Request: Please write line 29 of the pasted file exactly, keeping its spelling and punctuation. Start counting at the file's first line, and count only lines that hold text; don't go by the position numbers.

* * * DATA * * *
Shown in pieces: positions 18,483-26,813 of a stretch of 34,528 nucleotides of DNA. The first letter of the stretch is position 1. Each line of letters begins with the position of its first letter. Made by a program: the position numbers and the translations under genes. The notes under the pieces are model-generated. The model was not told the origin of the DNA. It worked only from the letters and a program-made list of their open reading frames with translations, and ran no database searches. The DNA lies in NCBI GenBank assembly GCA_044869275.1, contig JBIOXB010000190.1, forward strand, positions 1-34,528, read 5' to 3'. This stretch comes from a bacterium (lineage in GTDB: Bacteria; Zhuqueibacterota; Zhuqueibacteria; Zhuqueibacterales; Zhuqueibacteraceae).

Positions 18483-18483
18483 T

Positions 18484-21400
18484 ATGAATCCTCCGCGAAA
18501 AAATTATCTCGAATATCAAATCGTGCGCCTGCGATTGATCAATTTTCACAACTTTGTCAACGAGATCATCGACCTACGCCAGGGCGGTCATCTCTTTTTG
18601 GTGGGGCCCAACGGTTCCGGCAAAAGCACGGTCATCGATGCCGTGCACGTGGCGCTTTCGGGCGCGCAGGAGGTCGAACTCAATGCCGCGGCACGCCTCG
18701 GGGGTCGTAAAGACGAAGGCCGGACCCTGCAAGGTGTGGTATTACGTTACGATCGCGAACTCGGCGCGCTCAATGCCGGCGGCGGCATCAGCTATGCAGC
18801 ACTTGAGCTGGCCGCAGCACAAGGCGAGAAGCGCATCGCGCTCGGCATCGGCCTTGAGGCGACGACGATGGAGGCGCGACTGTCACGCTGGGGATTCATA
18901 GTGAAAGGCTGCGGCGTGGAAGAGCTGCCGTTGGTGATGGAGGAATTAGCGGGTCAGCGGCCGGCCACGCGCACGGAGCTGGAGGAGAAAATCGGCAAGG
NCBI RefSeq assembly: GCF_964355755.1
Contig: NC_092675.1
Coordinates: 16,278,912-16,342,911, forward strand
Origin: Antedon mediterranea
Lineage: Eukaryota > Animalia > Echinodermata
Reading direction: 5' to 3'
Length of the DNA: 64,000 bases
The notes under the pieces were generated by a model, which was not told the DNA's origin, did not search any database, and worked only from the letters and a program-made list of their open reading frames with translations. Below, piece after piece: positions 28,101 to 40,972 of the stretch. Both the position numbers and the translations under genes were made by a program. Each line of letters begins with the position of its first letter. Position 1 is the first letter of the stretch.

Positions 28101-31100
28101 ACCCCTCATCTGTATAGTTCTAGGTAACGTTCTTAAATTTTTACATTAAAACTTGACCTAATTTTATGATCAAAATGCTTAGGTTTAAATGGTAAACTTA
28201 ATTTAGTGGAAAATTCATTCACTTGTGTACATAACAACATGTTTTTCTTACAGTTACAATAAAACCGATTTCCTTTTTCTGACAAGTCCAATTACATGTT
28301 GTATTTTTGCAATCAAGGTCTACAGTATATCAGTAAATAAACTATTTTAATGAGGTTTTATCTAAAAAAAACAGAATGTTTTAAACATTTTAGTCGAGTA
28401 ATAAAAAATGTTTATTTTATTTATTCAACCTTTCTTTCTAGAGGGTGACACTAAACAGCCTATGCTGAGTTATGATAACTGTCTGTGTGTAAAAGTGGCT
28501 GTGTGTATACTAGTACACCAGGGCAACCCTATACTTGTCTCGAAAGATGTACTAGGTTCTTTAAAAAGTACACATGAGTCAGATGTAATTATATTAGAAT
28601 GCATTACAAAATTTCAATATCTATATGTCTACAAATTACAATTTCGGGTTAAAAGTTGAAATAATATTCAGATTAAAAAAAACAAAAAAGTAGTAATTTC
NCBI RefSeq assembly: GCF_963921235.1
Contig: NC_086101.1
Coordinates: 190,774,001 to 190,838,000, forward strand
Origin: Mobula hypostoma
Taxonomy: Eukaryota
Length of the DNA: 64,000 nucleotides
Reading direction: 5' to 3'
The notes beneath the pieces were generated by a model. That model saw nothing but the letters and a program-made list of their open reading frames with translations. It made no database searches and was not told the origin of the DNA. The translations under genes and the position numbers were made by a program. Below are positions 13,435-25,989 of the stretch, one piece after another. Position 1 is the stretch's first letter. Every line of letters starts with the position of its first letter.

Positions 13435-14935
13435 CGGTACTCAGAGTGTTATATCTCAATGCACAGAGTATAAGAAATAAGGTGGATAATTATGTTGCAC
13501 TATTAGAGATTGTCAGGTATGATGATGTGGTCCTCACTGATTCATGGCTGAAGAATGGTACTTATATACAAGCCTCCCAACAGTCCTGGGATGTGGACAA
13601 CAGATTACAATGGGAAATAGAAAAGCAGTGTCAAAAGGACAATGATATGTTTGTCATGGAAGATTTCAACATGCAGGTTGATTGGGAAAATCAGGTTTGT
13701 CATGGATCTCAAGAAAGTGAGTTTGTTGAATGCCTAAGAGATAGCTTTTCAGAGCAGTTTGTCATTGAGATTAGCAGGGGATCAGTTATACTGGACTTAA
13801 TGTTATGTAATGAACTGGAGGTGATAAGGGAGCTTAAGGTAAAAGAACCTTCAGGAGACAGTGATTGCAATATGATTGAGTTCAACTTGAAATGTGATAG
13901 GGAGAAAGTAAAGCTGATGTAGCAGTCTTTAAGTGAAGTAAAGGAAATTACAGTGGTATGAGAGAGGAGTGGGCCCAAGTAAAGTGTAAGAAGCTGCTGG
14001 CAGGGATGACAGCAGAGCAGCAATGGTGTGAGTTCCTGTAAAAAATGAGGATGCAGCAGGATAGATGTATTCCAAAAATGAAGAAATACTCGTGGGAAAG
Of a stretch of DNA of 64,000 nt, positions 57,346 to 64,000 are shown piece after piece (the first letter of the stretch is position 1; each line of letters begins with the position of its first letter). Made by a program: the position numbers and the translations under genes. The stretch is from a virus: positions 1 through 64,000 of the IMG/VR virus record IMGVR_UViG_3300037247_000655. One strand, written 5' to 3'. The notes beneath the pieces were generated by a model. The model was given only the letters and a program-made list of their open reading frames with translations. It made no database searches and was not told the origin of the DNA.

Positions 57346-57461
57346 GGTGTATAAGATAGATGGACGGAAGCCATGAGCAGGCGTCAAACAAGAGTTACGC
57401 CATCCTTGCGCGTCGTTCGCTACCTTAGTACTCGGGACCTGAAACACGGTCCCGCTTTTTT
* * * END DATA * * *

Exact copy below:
Origin: Mobula hypostoma